In our case, the patient presented hereditary spherocytosis due to mutation in ANK1. The proband was identified with heterozygous mutation c.2978T > A, which results in amino acid change p.I993N. Residue I993 is a highly conservative residue in ankyrin-1 protein among several species (Figure 3). The conservation of this residue indicates its importance in evolution. Besides, isoleucine is a non-polar neutral amino acid, while asparagine is a polar neutral amino acid. The alteration in polarity might change the interaction between amino acids within the structure or between ankyrin and other proteins, thus affecting the function of ankyrin. Moreover, residue resides in a domain called ZU5 (from residue 911 to residue 1,015). Experiment of Mohler et al. (2004) shows that this domain could help in the binding of spectrin. The occurrence of variation in this domain may disrupt the association between β-spectrin and ankyrin-1, thus dissociating the erythrocyte membrane structure.
Figure 3. Sequencing alignment of residue I993 in ANK1 protein. Result shows that this residue is extremely conserved among species.
Congenital adrenal hyperplasia refers to a series of disorders in adrenal steroidogenesis that can affect the biogenesis of glucocorticoid, mineralocorticoid, or sex steroid production. CAH consists of two forms: a severe form and a mild form. The severe form affects nearly one in 15,000 births worldwide, while the prevalence of the mild form is one in 1,000 or even higher in certain ethnic groups (Merke and Kabbani, 2001).
Enzymes involved in cortisol biosynthesis include 21-hydroxylase, 11β-hydroxylase, 17α-hydroxylase, 3β-hydroxysteroid dehydrogenase (type II), steroidogenic acute regulatory protein, P450 cholesterol side-chain cleavage enzyme, and P450 oxidoreductase (POR). The initial two enzymes in cortisol biosynthesis, 17OH and 21OH, are functionally active only when the electron transport cytochrome P450 oxidoreductase exists. Therefore, patients with POR deficiency present combined 17OH and 21OH deficiency. The patient in our study was identified as carrying homozygous mutation c.1370G > A, which caused amino acid variation p.R457H. This mutation is a reported variant that is located in the FAD binding domain. The guanidinium group of residue R457 was proven to form a salt bridge with the pyrophosphate group of FAD (Wang et al., 1997; Xia et al., 2011). Alteration in H457 weakens the interaction between FAD and POR according to the molecule structure model (Figure 4). Since this variant is a known disease-causing mutation, the clinical presentation is also summarized as Table 1 (Adachi et al., 2004; Arlt et al., 2004; Flück et al., 2004; Fukami et al., 2005; Bai et al., 2017). According to the summarized information, nearly all patients carrying mutation R457H are diagnosed as having Antley-Bixler syndrome, except for one patient, who did not present any skeletal malformation. Our patient presented arachnodactyly, multiple digital contractures, scoliosis, and clitoromegaly, as in most of the reported patients; therefore, she could be diagnosed as having Antley-Bixler syndrome.
Figure 4. Structure of cytochrome P450 oxidoreductase before and after mutation. (A) Crystal structure of wild-type P450 oxidoreductase (pbd id:5FA6). (B) Crystal structure of mutant P450 oxidoreductase (pdb id:3QFR). The attraction between P450 oxidoreductase and FAD was found significantly decreased.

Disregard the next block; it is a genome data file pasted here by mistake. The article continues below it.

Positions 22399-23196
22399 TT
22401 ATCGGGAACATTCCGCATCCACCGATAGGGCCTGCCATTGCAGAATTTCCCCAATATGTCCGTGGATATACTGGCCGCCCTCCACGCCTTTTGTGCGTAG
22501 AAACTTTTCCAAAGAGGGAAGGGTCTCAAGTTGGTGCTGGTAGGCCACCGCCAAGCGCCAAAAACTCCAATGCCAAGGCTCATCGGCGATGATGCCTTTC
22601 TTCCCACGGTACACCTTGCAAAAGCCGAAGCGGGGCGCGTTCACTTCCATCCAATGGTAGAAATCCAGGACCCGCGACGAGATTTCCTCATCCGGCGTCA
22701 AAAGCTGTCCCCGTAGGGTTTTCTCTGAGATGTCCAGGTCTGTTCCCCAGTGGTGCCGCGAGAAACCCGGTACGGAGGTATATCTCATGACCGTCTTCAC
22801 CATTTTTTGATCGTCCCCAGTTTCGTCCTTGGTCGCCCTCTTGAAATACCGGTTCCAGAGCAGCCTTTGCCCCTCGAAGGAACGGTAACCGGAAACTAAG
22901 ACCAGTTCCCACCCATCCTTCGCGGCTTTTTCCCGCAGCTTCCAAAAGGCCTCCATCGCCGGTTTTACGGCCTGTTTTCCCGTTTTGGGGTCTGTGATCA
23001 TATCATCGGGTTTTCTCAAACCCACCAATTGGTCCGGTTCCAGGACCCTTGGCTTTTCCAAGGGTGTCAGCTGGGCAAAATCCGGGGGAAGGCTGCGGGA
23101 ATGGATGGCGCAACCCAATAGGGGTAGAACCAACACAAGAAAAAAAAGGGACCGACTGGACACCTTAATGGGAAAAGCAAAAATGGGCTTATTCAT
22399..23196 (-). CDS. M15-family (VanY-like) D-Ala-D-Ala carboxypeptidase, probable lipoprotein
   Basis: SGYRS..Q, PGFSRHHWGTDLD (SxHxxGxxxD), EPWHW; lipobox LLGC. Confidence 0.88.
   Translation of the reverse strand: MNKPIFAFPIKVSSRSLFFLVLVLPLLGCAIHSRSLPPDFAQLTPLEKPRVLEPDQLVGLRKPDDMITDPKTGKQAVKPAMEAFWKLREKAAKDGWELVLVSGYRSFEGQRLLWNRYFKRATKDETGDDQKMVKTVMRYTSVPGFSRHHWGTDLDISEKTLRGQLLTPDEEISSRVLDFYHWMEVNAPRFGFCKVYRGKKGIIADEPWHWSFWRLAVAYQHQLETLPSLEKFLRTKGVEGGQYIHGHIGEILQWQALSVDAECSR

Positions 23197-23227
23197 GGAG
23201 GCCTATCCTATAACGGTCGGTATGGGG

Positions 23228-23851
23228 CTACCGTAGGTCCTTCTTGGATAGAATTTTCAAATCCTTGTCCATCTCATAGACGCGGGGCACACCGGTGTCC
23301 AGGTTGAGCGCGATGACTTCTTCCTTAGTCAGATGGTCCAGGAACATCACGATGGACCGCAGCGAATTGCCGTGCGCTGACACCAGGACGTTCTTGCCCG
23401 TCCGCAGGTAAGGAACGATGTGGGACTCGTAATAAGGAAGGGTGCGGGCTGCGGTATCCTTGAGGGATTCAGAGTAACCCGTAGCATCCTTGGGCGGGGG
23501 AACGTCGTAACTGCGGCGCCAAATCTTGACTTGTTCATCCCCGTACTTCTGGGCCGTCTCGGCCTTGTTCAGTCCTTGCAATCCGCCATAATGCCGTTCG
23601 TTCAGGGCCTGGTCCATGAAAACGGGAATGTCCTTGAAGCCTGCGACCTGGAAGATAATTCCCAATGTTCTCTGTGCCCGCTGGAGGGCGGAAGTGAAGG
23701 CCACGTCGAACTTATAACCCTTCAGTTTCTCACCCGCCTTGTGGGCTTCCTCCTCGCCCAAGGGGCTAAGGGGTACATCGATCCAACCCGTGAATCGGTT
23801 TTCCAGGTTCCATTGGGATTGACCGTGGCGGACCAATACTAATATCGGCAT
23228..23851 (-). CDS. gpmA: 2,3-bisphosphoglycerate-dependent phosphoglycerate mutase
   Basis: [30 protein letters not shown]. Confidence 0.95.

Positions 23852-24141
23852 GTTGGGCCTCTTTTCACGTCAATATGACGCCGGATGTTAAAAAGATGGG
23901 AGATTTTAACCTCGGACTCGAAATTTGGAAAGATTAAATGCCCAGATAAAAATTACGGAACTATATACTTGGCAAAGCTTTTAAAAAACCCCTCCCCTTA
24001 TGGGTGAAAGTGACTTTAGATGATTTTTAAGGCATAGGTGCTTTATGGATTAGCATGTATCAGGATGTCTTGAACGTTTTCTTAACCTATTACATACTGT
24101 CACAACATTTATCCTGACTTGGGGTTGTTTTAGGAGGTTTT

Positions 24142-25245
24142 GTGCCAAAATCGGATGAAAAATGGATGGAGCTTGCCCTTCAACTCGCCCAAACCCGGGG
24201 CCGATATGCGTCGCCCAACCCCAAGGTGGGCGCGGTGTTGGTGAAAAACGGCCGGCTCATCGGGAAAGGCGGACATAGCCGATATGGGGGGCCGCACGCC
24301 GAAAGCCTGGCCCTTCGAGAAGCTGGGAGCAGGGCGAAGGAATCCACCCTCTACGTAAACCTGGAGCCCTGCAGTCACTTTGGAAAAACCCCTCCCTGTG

Table 1. Summarized clinical information of patients carrying mutation c.1370G > A (p.R457H) in the POR gene.
In this study, we reported a girl presenting both spherocytosis and Antley-Bixler syndrome with genital anomalies and disordered steroidogenesis. Patients presenting more than one diseases, especially hereditary diseases, are not a common affair for the clinicians. Therefore, when handling cases presenting multi-system symptoms, some of the clinicians would tend to treat it as a rare syndrome not several separated diseases. This thought might impede the analysis of genetic tests. We hope our experience in diagnosing this case would delight other clinicians in handling patients with disease presentations in multiple systems. Moreover, the cooperation between doctors in different department is also important. In our case, the clitoromegaly of the patient was treated when she was 3 years old in other hospital without a clear diagnosis. She was admitted to the hematological department of our hospital at the age of 5 only due to the complaint of spherocytosis. However, since the patient was found to have arachnodactyly during admission she was then sent to the department of endocrinology. After the next-generation sequencing and the examination of clinicians in both departments, she was finally diagnosed.
Data Availability Statement
The raw data supporting the conclusions of this article will be made available by the authors, without undue reservation.
The study was approved by the Ethics Committee of the Capital Institute of Pediatrics. Written informed consent was obtained from the patient’s parents for the publication of this report and any accompanying images.
SF and RL were in charge of the diagnosis of spherocytosis and also the writing works concerning the presentations of spherocytosis. They also gave advices when doing the gene analysis. FS, MD, HY, and XC were responsible for the diagnosis of CAH and all the description parts of CAH in this article. They also gave advices when doing the gene analysis. XS took the charge of performing gene sequencing and the analysis and also the genetic parts of this article. All authors agreed to be accountable for the content of the work.
Conflict of Interest
XS was employed by the company Running Gene Inc.
The remaining authors declare that the research was conducted in the absence of any commercial or financial relationships that could be construed as a potential conflict of interest.
We are grateful to all of the family members for their participation in the study.
The Supplementary Material for this article can be found online at: https://www.frontiersin.org/articles/10.3389/fgene.2020.00976/full#supplementary-material
- ^ http://bio-bwa.sourceforge.net/
- ^ https://software.broadinstitute.org/gatk/
- ^ http://annovar.openbioinformatics.org/en/latest/
- ^ http://omim.org/
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Keywords: combined disease symptoms, multi-system involved, congenital adrenal hyperplasia, hereditary spherocytosis, POR, ANK1
Citation: Song F, Feng S, Shen X, Du M, Yin H, Liu R and Chen X (2020) Next-Generation Sequencing Revealed Disease-Causing Variants in Two Genes in a Patient With Combined Features of Spherocytosis and Antley-Bixler Syndrome With Genital Anomalies and Disordered Steroidogenesis. Front. Genet. 11:976. doi: 10.3389/fgene.2020.00976
Received: 26 November 2019; Accepted: 31 July 2020;
Published: 21 August 2020.
Edited by:Jessica Duis, Children’s Hospital Colorado, United States
Reviewed by:Daniela Francesca Giachino, University of Turin, Italy
Giulio Piluso, University of Campania Luigi Vanvitelli, Italy
Copyright © 2020 Song, Feng, Shen, Du, Yin, Liu and Chen. This is an open-access article distributed under the terms of the Creative Commons Attribution License (CC BY). The use, distribution or reproduction in other forums is permitted, provided the original author(s) and the copyright owner(s) are credited and that the original publication in this journal is cited, in accordance with accepted academic practice. No use, distribution or reproduction is permitted which does not comply with these terms.
†These authors have contributed equally to this work